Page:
Buggy Wheeler reared back with the rod, setting the hook.
The fish ran, peeling yards of line from his reel. Buggy waited patiently for the drag to do its work, then began to crank it in, foot by foot.
Something jumped out on the water. He strained to catch a glimpse of what he had, but the glow from his Coleman lantern didn’t reach that far. The half-moon in the night sky provided only reflections on the still water.
The lantern sat on the shore next to his tackle box and folding canvas chair, and from its small circle of light Buggy could just make out where the line met the water, zigzagging back and forth as his quarry fought to throw the hook. He could feel the heaviness of the fish and knew that this was something special.
“Big fish, big fish!” he shouted, though no one heard him. He was alone on the lake just after one o’clock in the morning. He went fishing every night after his swing shift at the machine plant, from the season opener to the end of the year.
His fishing gear was his constant companion, strapped to his battered Schwinn. His coworkers made fun of him for it, usually behind his back where they thought he couldn’t hear. But Buggy had very good ears, probably to make up for what he didn’t have between them. His father had told him that long ago; less than a year later the old man went out for a drive and never came home.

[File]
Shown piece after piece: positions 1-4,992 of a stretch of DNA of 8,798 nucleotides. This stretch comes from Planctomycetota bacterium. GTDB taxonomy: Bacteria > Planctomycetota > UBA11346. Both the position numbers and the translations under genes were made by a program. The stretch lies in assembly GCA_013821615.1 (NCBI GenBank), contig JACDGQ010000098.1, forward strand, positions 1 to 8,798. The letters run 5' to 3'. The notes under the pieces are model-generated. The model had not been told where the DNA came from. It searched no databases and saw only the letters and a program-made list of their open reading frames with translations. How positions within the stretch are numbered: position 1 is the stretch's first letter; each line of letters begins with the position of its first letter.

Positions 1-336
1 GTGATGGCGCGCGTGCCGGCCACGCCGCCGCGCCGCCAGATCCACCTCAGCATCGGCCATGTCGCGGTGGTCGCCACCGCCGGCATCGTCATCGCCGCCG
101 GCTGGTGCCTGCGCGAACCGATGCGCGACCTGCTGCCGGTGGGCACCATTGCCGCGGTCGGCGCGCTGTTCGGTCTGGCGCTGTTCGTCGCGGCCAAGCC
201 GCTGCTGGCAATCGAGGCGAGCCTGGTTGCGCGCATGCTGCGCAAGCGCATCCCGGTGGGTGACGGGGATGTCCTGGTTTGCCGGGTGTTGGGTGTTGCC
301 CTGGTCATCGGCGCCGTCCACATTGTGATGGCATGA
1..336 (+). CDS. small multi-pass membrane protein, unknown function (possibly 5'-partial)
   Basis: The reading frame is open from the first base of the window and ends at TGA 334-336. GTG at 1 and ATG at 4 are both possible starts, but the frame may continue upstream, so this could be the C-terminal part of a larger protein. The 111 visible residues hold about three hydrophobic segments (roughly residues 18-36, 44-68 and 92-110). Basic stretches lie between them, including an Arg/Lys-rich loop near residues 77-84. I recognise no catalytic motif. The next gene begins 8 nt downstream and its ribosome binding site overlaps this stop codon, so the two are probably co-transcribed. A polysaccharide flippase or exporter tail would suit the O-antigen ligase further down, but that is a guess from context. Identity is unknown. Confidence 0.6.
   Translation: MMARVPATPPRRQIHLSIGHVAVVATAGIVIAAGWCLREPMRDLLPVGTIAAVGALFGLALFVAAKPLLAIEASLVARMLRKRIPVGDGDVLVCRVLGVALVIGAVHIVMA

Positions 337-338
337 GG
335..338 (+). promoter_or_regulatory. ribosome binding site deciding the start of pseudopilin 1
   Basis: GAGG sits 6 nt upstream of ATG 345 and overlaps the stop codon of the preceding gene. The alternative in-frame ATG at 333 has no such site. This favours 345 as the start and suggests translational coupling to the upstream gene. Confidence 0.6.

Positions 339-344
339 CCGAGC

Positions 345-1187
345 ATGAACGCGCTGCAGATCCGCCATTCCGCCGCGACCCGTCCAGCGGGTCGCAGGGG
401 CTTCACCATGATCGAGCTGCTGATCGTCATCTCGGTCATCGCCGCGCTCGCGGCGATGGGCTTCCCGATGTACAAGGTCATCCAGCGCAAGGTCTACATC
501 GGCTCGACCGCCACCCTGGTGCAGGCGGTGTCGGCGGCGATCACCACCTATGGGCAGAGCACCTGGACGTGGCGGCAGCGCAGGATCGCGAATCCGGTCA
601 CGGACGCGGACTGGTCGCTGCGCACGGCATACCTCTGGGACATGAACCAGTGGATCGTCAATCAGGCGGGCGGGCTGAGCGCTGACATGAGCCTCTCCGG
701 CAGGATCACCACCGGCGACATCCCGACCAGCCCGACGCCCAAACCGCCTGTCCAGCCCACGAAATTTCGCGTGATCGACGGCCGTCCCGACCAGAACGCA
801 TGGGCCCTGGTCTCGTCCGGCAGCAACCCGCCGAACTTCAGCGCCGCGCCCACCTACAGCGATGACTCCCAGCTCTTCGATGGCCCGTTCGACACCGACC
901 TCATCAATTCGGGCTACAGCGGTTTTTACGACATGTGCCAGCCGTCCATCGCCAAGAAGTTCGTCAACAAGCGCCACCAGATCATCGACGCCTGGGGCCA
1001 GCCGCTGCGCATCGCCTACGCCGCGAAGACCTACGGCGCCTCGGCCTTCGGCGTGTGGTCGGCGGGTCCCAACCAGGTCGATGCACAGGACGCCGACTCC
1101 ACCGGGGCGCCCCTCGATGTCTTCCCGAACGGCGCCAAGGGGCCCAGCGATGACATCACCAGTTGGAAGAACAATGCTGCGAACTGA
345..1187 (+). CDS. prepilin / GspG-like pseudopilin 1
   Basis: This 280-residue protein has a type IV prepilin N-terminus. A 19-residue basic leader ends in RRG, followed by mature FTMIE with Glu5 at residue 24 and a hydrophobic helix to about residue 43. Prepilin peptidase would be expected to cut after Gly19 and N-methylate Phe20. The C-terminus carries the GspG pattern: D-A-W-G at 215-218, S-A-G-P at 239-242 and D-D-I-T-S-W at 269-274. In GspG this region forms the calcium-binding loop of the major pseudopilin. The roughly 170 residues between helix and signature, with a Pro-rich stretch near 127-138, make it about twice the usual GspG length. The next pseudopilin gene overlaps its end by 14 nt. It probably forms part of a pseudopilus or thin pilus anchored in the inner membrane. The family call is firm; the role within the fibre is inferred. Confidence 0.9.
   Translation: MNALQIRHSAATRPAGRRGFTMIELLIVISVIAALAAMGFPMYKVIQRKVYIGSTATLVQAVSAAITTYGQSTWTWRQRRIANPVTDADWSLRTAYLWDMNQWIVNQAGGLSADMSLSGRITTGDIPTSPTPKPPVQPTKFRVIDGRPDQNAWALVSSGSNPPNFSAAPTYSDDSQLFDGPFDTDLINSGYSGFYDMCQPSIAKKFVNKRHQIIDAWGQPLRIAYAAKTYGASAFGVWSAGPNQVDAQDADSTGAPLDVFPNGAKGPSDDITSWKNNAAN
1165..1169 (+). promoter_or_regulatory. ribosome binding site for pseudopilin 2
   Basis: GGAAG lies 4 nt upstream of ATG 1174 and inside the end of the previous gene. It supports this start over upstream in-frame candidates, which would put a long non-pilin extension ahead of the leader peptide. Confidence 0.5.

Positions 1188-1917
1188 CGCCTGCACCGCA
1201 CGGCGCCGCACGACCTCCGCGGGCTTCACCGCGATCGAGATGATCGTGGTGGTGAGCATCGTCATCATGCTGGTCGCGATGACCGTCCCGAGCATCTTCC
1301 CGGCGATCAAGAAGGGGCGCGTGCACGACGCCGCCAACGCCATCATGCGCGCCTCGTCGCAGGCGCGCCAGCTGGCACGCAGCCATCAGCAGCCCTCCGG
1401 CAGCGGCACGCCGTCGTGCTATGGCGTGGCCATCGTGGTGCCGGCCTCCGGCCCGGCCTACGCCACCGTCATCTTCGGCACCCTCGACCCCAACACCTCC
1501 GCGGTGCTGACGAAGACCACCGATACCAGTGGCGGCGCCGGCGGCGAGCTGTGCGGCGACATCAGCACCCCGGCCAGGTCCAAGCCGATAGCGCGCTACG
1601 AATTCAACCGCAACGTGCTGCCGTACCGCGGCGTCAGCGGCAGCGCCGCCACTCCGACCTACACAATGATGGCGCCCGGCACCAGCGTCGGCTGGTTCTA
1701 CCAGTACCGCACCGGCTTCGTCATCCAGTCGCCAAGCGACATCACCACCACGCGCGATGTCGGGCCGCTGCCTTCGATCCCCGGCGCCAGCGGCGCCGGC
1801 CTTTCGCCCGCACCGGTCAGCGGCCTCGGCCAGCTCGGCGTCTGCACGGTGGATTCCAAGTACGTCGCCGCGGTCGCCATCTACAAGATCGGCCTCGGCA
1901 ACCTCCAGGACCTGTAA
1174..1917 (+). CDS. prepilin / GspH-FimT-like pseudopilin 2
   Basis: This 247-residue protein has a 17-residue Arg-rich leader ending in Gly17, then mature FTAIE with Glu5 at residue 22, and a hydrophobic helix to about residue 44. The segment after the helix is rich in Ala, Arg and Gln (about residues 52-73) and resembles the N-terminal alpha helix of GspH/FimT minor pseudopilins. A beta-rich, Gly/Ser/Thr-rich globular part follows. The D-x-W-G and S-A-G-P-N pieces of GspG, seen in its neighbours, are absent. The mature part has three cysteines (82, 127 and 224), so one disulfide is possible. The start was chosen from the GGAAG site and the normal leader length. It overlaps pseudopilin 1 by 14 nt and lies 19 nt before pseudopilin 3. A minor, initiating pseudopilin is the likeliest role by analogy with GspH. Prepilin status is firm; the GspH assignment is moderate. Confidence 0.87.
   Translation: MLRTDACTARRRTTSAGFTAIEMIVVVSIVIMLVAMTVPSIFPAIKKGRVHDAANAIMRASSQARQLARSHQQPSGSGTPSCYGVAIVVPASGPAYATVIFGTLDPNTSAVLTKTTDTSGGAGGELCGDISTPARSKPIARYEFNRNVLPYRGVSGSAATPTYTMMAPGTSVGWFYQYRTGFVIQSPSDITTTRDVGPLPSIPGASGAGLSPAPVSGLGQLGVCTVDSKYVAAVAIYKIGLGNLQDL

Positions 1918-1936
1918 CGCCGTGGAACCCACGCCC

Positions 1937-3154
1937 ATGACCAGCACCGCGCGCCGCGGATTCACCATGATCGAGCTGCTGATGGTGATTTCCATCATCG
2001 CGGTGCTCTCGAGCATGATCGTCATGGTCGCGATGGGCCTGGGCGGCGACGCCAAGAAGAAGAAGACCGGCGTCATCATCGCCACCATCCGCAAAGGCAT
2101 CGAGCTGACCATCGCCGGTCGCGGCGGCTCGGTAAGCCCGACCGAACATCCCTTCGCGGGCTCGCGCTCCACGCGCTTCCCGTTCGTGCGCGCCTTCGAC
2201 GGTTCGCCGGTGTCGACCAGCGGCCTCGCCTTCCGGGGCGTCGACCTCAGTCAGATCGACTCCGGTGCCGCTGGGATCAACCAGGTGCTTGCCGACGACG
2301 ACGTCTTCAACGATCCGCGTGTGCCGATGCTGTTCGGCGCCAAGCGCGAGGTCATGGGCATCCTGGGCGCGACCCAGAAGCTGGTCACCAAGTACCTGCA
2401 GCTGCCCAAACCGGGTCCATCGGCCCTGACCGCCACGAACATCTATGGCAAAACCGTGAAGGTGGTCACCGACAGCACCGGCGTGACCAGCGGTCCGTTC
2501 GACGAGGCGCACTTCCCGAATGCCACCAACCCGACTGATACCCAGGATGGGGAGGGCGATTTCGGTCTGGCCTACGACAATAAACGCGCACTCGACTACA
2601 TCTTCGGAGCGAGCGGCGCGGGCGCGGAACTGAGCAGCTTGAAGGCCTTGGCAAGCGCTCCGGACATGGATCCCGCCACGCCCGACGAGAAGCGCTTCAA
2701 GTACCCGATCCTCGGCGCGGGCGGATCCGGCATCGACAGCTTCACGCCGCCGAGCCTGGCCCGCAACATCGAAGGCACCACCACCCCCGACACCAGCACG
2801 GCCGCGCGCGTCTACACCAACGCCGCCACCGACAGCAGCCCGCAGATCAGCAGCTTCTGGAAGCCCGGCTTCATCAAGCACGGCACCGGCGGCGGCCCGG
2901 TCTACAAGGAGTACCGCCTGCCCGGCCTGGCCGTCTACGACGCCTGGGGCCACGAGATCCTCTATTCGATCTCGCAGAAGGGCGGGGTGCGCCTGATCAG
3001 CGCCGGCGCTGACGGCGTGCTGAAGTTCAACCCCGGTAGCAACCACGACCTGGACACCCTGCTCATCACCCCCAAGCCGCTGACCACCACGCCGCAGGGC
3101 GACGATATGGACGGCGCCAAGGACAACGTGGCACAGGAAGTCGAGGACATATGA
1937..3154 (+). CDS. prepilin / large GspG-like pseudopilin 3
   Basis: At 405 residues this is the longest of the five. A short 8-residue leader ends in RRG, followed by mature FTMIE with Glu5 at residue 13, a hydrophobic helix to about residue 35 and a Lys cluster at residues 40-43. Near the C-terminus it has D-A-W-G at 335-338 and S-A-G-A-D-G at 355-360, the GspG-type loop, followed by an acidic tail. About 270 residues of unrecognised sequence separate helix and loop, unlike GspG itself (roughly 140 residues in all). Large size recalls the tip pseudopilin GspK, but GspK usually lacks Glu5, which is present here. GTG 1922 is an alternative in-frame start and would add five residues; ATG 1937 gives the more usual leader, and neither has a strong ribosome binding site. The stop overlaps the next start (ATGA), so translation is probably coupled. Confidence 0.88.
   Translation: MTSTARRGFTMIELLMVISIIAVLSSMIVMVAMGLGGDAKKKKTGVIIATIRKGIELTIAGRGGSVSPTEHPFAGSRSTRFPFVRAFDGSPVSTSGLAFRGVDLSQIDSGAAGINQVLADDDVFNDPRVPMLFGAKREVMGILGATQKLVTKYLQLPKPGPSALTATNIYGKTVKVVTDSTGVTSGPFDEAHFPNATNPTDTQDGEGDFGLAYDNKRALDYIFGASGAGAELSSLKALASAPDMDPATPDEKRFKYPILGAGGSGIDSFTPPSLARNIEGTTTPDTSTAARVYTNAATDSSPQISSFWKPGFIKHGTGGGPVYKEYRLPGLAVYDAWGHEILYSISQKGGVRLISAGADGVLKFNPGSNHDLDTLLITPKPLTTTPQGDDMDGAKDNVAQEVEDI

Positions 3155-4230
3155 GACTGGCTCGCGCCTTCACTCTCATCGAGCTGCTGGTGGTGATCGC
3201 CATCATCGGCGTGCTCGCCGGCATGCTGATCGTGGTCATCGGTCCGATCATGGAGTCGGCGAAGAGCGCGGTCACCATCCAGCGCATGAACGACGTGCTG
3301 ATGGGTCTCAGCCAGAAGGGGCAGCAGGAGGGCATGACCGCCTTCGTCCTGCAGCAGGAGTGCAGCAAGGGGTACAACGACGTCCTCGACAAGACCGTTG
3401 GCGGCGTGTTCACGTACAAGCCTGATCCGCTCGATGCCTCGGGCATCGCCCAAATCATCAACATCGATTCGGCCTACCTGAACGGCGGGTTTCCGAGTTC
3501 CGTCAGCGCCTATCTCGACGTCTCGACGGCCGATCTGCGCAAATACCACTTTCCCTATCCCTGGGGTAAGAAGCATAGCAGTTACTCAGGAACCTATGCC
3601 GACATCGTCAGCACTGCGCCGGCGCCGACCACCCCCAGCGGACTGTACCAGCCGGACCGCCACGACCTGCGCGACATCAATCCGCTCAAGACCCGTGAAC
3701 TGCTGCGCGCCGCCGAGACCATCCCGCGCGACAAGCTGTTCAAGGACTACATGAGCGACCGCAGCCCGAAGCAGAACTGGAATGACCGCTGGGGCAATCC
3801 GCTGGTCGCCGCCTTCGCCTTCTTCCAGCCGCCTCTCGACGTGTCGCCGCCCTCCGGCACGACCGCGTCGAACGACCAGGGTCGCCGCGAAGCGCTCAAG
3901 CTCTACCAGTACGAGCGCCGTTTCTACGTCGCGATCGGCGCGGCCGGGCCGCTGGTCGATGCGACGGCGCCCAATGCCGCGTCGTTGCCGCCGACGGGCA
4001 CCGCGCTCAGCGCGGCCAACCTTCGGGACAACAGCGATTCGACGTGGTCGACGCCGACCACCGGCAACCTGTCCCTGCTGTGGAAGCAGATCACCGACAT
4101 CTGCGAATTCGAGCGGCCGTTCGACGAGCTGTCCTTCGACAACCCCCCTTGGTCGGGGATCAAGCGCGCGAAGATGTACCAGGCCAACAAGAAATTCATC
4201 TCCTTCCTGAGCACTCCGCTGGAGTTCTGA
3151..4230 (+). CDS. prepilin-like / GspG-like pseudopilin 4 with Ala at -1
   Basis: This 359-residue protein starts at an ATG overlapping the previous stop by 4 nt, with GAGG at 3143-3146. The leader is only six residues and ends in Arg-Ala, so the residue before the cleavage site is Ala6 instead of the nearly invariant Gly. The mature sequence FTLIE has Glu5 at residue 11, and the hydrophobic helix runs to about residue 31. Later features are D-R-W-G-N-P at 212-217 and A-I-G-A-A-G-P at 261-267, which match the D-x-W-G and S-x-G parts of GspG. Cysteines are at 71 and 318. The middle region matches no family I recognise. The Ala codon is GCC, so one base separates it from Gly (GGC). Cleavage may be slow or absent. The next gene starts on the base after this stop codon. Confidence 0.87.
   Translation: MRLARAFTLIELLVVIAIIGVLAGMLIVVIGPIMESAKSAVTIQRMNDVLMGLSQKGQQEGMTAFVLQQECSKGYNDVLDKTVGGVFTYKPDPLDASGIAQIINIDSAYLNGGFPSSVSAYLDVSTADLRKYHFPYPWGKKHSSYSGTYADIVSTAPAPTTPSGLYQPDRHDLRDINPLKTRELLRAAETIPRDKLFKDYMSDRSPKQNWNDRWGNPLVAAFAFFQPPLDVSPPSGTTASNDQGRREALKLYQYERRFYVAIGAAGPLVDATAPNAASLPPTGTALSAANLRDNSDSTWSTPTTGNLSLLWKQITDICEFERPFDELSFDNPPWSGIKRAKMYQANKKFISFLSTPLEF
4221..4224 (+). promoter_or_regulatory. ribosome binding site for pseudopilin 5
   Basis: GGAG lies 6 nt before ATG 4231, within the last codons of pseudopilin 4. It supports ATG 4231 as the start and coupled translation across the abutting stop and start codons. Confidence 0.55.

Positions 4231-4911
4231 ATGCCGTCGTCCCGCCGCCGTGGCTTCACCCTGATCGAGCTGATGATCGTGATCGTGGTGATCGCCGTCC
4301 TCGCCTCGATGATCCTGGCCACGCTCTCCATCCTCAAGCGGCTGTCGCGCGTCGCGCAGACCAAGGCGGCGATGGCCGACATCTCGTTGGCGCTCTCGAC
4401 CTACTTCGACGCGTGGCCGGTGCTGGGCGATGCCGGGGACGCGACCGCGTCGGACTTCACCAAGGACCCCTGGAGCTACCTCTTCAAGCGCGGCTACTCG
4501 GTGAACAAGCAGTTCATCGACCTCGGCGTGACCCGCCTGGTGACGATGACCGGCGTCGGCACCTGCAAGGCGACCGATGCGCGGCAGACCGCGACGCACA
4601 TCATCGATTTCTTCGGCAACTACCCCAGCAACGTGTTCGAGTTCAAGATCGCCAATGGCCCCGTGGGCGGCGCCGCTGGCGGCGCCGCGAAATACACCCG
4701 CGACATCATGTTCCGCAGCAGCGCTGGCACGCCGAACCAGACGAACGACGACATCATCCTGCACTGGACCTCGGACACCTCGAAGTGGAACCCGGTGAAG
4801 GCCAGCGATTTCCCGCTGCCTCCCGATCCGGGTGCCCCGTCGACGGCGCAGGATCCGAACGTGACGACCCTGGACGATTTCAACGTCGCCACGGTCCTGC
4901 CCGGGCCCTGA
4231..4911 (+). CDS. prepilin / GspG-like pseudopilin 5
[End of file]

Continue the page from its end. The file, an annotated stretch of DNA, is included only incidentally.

The fish took a sudden turn and dove. Another stream of line whipped off the spool of his reel.
“Can’t run, big fish,” he muttered. He pulled the rod back, keeping the tip low, when he noticed a change in the tension of the line.
Buggy held the rod still. He was still attached to something, but that something wasn’t moving. A terrible realization filled him.
“No . . . ”
He cranked in more line and gave the rod a tentative tug. The other end didn’t give, but it didn’t pull back, either.
With a practiced flick of his finger he released the bail of his reel to give the line slack. It spooled off in loose coils and fell limply against the surface tension of the water. He re-engaged the bail and reeled in, stopping when the line drew taught.
“Not a dumb fish,” Buggy said angrily. “You went and ran for bottom, got me caught in the weeds, didn’t you?”
He reached past the end of his rod and grabbed the line. It bit into his thick hand as he pulled, and he felt a muted snap as it broke free. Buggy cranked at his reel, stopping when the loose end broke the water’s surface. The hook and bait were gone.
“Weeds,” he said. “Robbed me again!”
He sighed and sat in the chair, leaning the rod against his lap. Holding the end of his line, he rummaged in his tackle box for another hook.
His real name was Billy. They called him Buggy at the plant because he didn’t understand a lot of things. He knew they thought he was stupid and a little crazy, and he was okay with that because he also knew they were right.